11 Questions for Christians and Churches Celebrating Memorial Day Today

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It was with sadness that I read about a church in Houston that has chosen a celebration of war over the 7th Sunday of Easter. It’s apparently going to be quite the spectacle. From the website:

At Sagemont Church, we honor those who have bestowed the greatest love gift one can give…his life. For those brave men and women who have paid the ultimate sacrifice for freedom and liberty, we will be transforming our grounds into a memorial garden of 38,000 flags. The flags will be planted in memory of every fallen Texas service member from the creation of the Republic of Texas in 1836 to the present. This memorial garden will be a beacon to the entire Houston area; especially for those who have lost a loved one to battle and wish to reflect and remember. There will also be several displays setup around the church campus to honor our fallen heroes, including an opportunity to personalize the experience with the name of your fallen loved one.

By the way, this is the church where I grew up. The surrounding community has, to say the least, grown accustomed to their jesusy histrionics. They drew mixed reactions a few years ago by erecting a 160-ft cross that lights up southeast Houston like a gambling casino.

This Memorial Day display strikes me as a more egregious affront to the gospel message. Many Christians and their churches refuse to acknowledge the great chasm between the way of Jesus and war’s destruction. Churches like Sagemont go a step further, boldly proclaiming their solidarity with state over church, and the disastrous pseudo-liturgy of violence that they embrace as noble, upright, and, irenic in nature.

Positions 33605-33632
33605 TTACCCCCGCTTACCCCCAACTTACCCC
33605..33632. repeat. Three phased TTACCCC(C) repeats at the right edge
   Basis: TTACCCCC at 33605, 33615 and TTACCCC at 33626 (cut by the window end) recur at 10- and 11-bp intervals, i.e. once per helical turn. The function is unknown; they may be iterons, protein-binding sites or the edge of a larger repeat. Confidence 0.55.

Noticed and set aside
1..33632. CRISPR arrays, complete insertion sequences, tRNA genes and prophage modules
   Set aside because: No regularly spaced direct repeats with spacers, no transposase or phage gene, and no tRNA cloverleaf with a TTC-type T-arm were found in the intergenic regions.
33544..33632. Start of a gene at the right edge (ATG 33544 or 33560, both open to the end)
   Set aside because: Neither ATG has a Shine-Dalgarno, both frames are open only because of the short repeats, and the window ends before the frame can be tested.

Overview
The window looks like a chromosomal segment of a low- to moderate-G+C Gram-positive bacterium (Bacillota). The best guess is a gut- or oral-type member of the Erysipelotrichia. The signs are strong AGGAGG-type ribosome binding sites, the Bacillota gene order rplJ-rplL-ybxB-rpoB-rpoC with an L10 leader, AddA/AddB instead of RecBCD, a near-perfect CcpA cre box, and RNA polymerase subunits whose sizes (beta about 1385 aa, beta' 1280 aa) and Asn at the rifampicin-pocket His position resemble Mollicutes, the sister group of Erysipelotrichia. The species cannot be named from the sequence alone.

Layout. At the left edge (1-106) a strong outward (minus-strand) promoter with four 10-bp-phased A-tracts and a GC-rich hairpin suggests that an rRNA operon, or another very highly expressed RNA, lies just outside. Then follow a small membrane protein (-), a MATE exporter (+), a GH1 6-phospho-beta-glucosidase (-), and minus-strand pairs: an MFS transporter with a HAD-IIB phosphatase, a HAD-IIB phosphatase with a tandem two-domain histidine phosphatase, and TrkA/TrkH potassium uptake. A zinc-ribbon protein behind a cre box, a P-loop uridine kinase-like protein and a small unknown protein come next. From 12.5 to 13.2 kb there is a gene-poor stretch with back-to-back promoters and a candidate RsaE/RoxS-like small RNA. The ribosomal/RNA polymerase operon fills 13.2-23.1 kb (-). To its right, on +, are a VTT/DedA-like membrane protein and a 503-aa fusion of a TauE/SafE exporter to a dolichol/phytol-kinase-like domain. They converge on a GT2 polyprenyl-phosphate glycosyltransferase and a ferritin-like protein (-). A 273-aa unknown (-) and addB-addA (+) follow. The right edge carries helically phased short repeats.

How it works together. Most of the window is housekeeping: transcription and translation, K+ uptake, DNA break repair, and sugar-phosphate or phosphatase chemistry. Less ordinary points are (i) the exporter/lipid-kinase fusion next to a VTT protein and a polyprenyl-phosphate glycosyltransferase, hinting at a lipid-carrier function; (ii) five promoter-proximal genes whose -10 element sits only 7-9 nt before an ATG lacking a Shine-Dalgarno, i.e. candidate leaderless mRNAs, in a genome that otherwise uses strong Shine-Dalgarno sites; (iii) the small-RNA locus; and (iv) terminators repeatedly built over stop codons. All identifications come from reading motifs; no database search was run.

I realize many of you will intensely disagree with me. Your perspective was once mine, and because of that, I invite you to ponder the following list of questions instead of shutting out the dissenting perspective completely.

  1. How does violence beget peace, especially lasting peace? When has that ever been the case in human history?
  2. Why have we so closely associated love of country with love for God?
  3. How can we claim that our country is always fighting for the right, when it has wrought so much destruction?
  4. What do patriotic celebrations teach non-Americans about our view of the gospel?
  5. How does a remembrance of violence fit into a Sunday telling of the gospel story?
  6. Are the lives we’ve lost somehow more valuable than those we’ve taken?
  7. Can an innocent human life taken in military conquest ever be considered “collateral damage?”
  8. How can the church extend love and care to those affected by the ravages of war without baptizing our military action as an honorable service to God?
  9. Is our commitment to calling fallen soldiers “heroes” in the “fight for freedom” preventing us from acknowledging the true horror of war?
  10. Can one “lay down his life for his friends” in a mission to take the lives of other people’s friends?
  11. Is it even possible to pray for the military success of the United States without our silent prayer taking on a more sinister, duplicitous tone, brilliantly put into words by Mark Twain:

“Lord our Father, our young patriots, idols of our hearts, go forth into battle — be Thou near them! With them — in spirit — we also go forth from the sweet peace of our beloved firesides to smite the foe. O Lord our God, help us tear their soldiers to bloody shreds with our shells; help us to cover their smiling fields with the pale forms of their patriot dead; help us to drown the thunder of the guns with the shrieks of their wounded, writhing in pain; help us to lay waste their humble homes with a hurricane of fire; help us to wring the hearts of their unoffending widows with unavailing grief; help us to turn them out roofless with their little children to wander unfriended in the wastes of their desolated land in rags and hunger and thirst, sports of the sun flames in summer and the icy winds of winter, broken in spirit, worn with travail, imploring thee for the refuge of the grave and denied it —

For our sakes who adore Thee, Lord, blast their hopes, blight their lives, protract their bitter pilgrimmage, make heavy their steps, water their way with their tears, stain the white snow with the blood of their wounded feet!

We ask it, in the spirit of love, of Him Who is the Source of Love, and Who is the ever-faithful refuge and friend of all that are sore beset and seek His aid with humble and contrite hearts. Amen.”

God, may we never pray this prayer, or even worse, believe it to be your prayer for the world. Amen.

Photo:
Flickr, creative commons 2.0

About Jonathan Aigner